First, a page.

One more thing, that tv is mine..... All the other tvs are samsung tvs..
Different brands have different IR codes, so what affects one brand might not affect a different brand the same. The IR contained in sunlight covers a broad spectrum, and the way it reflects off a surface might trigger the IR sensor in a device. Other than filtering out the IR wavelengths coming through the windows, there's not much you can do about it. Some of the window coatings can reduce the IR wavelengths. Since that's also the wavelengths that provide heat, a heat blocking covering would reduce the IR coming through the windows.
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I have 4 roku TVs and last night night kids came running and screaming all 4 of my TVs started making loud noise and being turned up then something popped on saying Get Out my I had to unplug all the TVs
Just a thought but I wonder if some of those who are concerned their ROKU was hacked may have bought a ROKU that was previously tampered with? Apparently there are a lot of activation scams, some of which insist you have to call a number or pay money. If these units were tampered with before they were sold, it could explain the behavior. If there is a hack, most likely it occurred by some other means — but once the hacker is in they would theoretically be able to have access to anything on the same network, including your ROKUs. For this reason, hardwire your connections, using ethernet vs. WiFi if at all possible (although that's getting harder to do as manufacturers stupidly drop ethernet connectivity). As an alternative, look into setting up a VPN (virtual private network) for your home. Similarly, keep your router updated with the latest firmware and security patches. Next, make sure nobody in your household is visiting shady websites (malware problems often originate with adult websites or by clicking links in unsolicited emails asking you to reset passwords or unlock personal accounts). Consider, also, that it might not have been the ROKU that allowed a hacker in. If you have other devices in your home — such as Ring or Nest — make sure to change the default passwords to ensure your network isn't vulnerable. If you run networked security cameras or similar, isolate them on a "Guest" network so that they don't have access to your main home network (use different SSIDs and passwords). When nobody is home and you aren't using your WiFi network — i.e. at night, on vacation or while at work/school — turn it off.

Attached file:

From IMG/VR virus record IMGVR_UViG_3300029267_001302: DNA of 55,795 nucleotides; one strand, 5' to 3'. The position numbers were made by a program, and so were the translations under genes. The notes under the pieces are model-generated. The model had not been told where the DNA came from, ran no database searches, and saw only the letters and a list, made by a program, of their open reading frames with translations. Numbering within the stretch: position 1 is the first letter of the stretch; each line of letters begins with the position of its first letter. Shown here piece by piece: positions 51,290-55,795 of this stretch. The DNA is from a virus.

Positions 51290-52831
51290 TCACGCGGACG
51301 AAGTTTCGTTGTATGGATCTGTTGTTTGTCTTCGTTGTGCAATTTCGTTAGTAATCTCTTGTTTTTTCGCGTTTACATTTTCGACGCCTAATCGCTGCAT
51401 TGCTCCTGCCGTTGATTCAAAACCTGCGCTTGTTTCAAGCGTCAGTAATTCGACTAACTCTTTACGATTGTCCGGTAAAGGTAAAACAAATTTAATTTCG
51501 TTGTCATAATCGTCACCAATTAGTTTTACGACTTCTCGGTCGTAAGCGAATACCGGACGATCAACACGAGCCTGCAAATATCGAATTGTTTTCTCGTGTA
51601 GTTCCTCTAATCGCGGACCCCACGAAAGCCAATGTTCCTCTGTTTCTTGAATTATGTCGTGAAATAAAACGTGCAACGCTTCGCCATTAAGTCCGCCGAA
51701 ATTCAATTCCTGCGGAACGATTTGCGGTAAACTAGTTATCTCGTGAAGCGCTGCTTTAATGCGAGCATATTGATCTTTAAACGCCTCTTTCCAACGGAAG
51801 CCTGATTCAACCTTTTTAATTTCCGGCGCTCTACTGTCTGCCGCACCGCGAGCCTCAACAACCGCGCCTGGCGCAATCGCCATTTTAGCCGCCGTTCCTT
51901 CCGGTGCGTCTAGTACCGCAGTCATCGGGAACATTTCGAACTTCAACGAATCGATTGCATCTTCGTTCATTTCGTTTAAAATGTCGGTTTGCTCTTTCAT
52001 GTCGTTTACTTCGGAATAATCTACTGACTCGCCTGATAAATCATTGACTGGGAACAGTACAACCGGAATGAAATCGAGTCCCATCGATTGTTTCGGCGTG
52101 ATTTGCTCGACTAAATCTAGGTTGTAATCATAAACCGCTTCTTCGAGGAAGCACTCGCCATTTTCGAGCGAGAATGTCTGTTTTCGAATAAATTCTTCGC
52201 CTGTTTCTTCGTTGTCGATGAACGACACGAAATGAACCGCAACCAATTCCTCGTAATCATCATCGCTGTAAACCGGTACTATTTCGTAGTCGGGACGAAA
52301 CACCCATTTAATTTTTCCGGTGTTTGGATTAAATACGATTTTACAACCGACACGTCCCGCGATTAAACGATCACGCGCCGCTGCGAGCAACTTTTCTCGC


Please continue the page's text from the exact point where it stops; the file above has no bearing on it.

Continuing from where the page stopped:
This tv is really old. Probably from 2012-13. Doesn't do much and is really slow. I only have two remotes for it and one is connected to my fire tv stick. I keep them both in a safe place. Never in my life have I had a couch in my room. However IR could be the reason. The sunlight is always in here. And as I am sitting here, We have a new problem. When I turn it on it loops an EAS.